The Browns ‘Factory of Sadness’ is back, and Hue Jackson is to blame

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Knowing full well that his Cleveland Browns team wasn’t going to contend for a playoff spot in 2017, head coach Hue Jackson decided to start rookie quarterback DeShone Kizer out of the gate.

It was a decision that was met with excitement and anticipation from those in Cleveland. Why not give a wide-eyed Kizer the opportunity to prove his worth under center? The other alternatives at the time, Brock Osweiler included, just didn’t seem too appealing.

For a Browns team that remains in large-scale rebuild mode, starting a young quarterback made all the sense in the world. Here’s a squad that won a grand total of one game last season. It saw 26 quarterbacks start games from 1999-2016, spanning the team’s rebirth in the NFL to last season.

This has been dubbed the Factory of Sadness. And for good reason.

From Kelly Holcomb and Trent Dilfer in an earlier era to the likes of Thad Lewis and Connor Shaw more recently, these have been among the worst starting quarterbacks in the NFL during that span.

Starting Kizer, a rookie with all of 695 college pass attempts, was bound to bring growing pains. But it’s something Cleveland could withstand if it had that young quarterback to lead the team forward.

But Jackson’s handling of Kizer and the quarterback situation was disastrous through the first five weeks of the season. Making sure to publicly back his young signal caller, Jackson watched on the sidelines as the Notre Dame product turned the ball over 11 times in a grand total of 15 quarters of action.

That in and of itself is horrendous. In fact, if Kizer kept at this pace, he would have broke the league record for turnovers in a season. The larger issue here is that Jackson felt it was responsible to bench Kizer in each of his past two starts. With a talent-stricken offense and confidence playing a huge role for a young quarterback, that has the recipe for long-term disaster.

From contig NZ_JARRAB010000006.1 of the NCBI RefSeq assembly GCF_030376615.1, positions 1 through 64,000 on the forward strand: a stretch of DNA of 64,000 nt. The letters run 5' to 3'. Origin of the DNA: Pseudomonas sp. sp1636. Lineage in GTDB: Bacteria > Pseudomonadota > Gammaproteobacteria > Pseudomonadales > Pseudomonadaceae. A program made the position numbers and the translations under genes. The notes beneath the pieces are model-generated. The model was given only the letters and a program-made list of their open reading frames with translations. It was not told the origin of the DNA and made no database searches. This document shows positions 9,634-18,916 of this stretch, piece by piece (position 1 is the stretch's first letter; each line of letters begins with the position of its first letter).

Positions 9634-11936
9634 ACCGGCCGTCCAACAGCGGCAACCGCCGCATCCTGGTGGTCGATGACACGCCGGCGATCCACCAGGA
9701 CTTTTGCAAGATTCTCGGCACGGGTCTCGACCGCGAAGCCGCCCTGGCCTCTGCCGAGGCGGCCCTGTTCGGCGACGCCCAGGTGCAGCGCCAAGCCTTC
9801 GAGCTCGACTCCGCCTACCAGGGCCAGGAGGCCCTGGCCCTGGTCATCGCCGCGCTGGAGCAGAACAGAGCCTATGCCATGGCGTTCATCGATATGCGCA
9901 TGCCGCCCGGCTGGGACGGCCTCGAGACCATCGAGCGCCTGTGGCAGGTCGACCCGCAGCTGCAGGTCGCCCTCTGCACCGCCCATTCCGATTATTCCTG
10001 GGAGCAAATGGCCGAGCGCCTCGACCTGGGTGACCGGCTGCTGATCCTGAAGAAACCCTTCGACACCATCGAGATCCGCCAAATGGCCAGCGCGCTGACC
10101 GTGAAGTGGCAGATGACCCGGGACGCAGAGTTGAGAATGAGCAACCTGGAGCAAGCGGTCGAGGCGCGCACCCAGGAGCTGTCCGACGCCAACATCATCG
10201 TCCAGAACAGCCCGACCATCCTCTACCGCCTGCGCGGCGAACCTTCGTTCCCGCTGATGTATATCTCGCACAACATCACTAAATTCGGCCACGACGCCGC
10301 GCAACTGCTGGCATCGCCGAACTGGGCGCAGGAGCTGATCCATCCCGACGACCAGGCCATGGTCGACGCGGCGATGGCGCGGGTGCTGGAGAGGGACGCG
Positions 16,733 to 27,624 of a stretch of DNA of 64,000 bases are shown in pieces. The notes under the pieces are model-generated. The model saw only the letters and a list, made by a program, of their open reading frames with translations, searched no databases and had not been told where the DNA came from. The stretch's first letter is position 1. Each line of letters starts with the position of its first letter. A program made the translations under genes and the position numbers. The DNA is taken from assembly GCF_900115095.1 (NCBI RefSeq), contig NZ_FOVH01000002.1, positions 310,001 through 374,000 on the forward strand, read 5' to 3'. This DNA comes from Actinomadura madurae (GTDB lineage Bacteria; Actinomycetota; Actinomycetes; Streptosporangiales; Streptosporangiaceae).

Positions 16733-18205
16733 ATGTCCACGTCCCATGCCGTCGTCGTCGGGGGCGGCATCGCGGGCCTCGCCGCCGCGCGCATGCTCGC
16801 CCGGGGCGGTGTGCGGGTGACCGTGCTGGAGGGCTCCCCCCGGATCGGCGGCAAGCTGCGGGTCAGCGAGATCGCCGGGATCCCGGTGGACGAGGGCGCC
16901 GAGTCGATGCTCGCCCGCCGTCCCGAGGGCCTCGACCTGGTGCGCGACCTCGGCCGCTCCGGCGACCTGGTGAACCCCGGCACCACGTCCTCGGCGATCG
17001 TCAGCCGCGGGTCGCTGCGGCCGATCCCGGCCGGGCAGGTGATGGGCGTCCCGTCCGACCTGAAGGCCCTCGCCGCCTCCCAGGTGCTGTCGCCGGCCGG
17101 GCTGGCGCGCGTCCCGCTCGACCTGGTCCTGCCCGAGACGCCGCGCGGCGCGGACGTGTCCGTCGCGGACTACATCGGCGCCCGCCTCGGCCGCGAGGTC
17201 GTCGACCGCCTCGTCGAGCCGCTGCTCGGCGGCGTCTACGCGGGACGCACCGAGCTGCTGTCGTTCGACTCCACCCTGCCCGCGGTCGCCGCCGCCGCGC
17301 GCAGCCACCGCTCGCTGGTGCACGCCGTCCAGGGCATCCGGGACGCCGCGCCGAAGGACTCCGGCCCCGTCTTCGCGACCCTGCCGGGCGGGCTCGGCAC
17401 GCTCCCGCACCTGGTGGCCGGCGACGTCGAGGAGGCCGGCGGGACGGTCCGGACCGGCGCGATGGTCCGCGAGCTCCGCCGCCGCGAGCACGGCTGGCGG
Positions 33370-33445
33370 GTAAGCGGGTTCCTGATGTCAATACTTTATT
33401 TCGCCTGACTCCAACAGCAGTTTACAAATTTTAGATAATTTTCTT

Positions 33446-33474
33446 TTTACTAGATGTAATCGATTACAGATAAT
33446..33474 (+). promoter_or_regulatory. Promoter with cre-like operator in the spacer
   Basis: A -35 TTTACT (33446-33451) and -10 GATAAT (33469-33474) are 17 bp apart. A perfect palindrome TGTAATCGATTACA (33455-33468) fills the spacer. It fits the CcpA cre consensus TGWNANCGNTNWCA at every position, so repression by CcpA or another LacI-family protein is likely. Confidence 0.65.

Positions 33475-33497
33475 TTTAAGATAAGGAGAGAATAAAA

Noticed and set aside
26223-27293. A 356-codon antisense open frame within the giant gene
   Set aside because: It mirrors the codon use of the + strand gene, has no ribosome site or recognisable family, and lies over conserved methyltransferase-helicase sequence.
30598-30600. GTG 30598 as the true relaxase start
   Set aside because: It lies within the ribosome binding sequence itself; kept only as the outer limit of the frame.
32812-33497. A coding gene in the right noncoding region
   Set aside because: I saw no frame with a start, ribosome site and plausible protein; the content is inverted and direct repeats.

After Jackson named Kevin Hogan the team’s starting quarterback for Week 6, Kizer took to the media. In the process, he sounded like a quarterback without the confidence needed to succeed in the NFL.

“He’s (Jackson) completely riding with me still,” Kizer said, via the Browns official Periscope. “He’s just gonna ride with me from a different angle. He felt that this offense needed a spark and that they’re going to be able to get that with Kevin.”

Unfortunately, Jackson is not riding with Kizer. He’s riding with a second-year quarterback who 32 NFL teams passed up on through four rounds of the 2016 NFL Draft.

Continuing to start a quarterback that was turning the ball over at the rate Kizer was isn’t sustainable for a Browns team that’s 1-20 under Jackson. Then again, winning one of his first 21 games as the Browns’ head coach also doesn’t speak well to Jackson himself.

And that’s the issue right here. Whether he was given long-term security by GM Sashi Brown and Cleveland’s front office remains to be seen. But benching Kizer in two consecutive games seemed to be a desperation move from a head coach that could surprisingly already be on the hot seat.

For his part, Jackson used some circular logic to justify Kizer’s most-recent benching.

“If that is the decision that we make, then I think it will benefit him tremendously because he would get a chance to get a breather and take a look at it from a different lens and not from that pressure,” Jackson said of Kizer, via Ohio.com. “The pressure of playing quarterback in the National Football League for 70 plays a game and making all of the right decisions and understanding defenses and where the ball goes sometimes can be tough.”

After rallying behind Kizer throughout the entire summer, Jackson somehow lost confidence in the quarterback handling the “pressure” in just 15 quarters of regular season action?

In a vacuum, benching Kizer this week might be the best for him. That doesn’t explain why Jackson himself decided to throw the rookie to the pine during each of the past two games. There’s definitely going to be some confidence issues come of this.

It also seems to suggest that Jackson was more focused on winning a single game than developing a young quarterback. How would Kizer have responded after a mistake-prone first half in each of the past two weeks? What would this have told us about where he is from a mental standpoint? That’s something we’ll never find out.

And that’s on Jackson, who is now seemingly using a short-term strategy to help “cultivate” a long-term rebuild. This rarely works in the NFL. And it could very well be an indication Jackson knows he’s not long for the job.

Factory of Sadness, indeed.